By Michael May
Free printing privileges at Stanford’s libraries will end this week as the University finishes its implementation of a new pay-to-print system. The new Stanford Print Service will allow printing and copying via a Stanford ID card or through a separate payment card available for visitors. New printers have been installed across campus to complete the transition.
While a phased implementation began over one year ago, technical difficulties delayed the full transition to the new payment system this fall. The Office of the Vice Provost for Teaching and Learning (VPTL) has been overseeing the printing transition.
“During implementation, it took a little more time than initially planned to integrate the new visitor print card plan component of the new system into Stanford’s complex and robust IT environment,” said Judith Romero, director of communications and marketing for VPTL, in an email to The Daily.
Students returning for fall quarter in September were initially prompted to use the new pay system when attempting to print at University libraries. By Week 2, library officials had posted a message explaining that printing would be free during the transition.
The free printing was a courtesy intended for visiting researchers and alumni, according to VPTL.
“While implementing this capability, we wanted to make printing available to researchers using the libraries who do not have a Stanford ID, so we made printing free in the libraries for a limited period of time,” Romero said.
Under the new Stanford Print Service, standard printing costs $0.10 per page, and copies are $0.13 per page. Students no longer need to visit printing.stanford.edu to release their printed documents. Instead, customers can approve jobs and pay with their Stanford ID via the Stanford Card Plan or the new “Stanford Printing Card” — a cashless, pay-to-print system for visitors. Available at Green Library, library users can add money to their card by using a secure online payment system.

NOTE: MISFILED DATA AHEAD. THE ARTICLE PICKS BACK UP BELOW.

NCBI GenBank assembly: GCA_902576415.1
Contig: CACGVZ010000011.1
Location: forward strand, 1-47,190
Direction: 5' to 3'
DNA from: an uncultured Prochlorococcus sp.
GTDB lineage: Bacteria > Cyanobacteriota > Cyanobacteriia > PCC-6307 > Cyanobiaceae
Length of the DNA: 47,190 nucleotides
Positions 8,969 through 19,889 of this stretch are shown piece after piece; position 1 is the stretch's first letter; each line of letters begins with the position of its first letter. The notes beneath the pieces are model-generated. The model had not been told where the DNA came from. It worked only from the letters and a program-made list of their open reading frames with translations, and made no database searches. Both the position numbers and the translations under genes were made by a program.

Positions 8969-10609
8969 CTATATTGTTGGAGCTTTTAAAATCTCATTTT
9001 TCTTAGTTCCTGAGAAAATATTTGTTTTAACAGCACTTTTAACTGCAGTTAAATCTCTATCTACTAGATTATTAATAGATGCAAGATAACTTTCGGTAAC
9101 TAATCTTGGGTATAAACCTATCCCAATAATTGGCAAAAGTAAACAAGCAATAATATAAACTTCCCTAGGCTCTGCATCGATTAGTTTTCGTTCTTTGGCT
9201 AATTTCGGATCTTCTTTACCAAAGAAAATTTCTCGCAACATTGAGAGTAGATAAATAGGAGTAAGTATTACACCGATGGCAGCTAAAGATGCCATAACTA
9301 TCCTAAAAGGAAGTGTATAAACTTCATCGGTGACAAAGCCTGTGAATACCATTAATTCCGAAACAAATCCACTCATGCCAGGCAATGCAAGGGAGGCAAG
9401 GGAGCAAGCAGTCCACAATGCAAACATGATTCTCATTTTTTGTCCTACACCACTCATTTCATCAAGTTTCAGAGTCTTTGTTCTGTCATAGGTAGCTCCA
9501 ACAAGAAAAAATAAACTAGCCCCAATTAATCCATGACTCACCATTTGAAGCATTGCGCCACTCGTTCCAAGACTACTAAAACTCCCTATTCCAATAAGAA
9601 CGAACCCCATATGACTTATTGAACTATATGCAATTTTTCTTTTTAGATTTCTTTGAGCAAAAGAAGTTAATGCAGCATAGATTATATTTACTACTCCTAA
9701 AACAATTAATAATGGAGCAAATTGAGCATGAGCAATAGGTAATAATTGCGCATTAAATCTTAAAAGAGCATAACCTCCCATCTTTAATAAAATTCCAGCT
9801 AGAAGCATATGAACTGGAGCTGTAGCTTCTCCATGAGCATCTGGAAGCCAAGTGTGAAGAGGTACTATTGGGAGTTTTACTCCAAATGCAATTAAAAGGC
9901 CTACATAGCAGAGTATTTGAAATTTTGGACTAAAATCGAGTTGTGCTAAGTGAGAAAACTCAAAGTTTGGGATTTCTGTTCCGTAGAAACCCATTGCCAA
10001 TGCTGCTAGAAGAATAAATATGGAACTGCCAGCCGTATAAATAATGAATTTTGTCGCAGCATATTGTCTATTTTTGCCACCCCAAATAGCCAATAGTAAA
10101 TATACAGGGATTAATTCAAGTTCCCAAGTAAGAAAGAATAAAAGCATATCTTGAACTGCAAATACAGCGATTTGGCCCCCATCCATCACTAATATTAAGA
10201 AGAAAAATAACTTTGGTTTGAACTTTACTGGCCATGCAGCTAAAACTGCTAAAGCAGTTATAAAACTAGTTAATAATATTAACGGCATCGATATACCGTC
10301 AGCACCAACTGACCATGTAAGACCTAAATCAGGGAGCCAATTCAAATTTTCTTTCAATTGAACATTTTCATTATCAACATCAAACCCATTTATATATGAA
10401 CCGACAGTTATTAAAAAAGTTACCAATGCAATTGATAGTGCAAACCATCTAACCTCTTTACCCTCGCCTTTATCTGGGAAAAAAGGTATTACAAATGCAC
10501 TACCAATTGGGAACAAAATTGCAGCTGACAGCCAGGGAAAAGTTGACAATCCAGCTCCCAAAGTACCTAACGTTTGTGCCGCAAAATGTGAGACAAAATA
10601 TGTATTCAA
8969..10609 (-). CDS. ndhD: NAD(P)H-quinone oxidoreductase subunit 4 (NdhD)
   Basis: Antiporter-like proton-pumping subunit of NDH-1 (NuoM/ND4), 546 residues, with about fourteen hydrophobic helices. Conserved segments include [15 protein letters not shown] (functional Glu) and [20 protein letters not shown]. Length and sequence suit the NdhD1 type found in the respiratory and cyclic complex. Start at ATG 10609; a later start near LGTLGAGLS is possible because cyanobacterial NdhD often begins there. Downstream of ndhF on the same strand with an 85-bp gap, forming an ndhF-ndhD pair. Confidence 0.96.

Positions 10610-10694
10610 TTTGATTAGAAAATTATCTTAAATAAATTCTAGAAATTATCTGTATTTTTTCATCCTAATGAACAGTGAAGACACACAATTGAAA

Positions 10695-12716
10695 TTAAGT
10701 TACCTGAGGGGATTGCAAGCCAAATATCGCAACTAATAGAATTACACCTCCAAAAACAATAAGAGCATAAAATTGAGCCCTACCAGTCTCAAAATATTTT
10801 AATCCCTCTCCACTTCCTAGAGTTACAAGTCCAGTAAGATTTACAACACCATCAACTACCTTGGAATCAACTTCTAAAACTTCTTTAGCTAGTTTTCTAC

According to Romero, the new system improves management of supplies and servicing by monitoring usage rates across facilities and upgrading older machines.
“The hardware — the printers themselves — needed upgrading. The printing network software was outdated and needed to be replaced,” Romero said. “The cash payment system, used by those who can’t use the Stanford Card Plan (such as alumni or researchers visiting the libraries), was cumbersome and needed to be replaced, too.”
With the new system, users can also submit documents to be printed from personal laptops to any Stanford Print Service location across campus — without needing to add each printer to their computers’ settings. VPTL plans to extend this capability to smartphones and tablets in the future.
While free library printing was an unexpected perk for most students, some noticed an accompanying decrease in the amount of functioning printers at Green Library.
“Before my PWR class, I went to go print out my paper that was supposed to be peer-reviewed, said Zach Taylor ’18. “I went to three different printers and logged into each, and none of them worked. I ended up just going to class without my printed copy, 15 minutes late.”
Romero confirmed that the free printing period saw an increase in printing use but declined to cite specific figures. As for the out-of-order printers, she added, “As we switched over from the old system to the new, various printers were taken offline during the updates.”
The Stanford Print Service includes stations at the following locations: student residences, computer clusters, Lathrop Tech Desk, Lathrop 24-hour space, Green Library, the branch libraries and the second floor of Old Union. Further information on the system can be found at https://vptl.stanford.edu/printing-resources.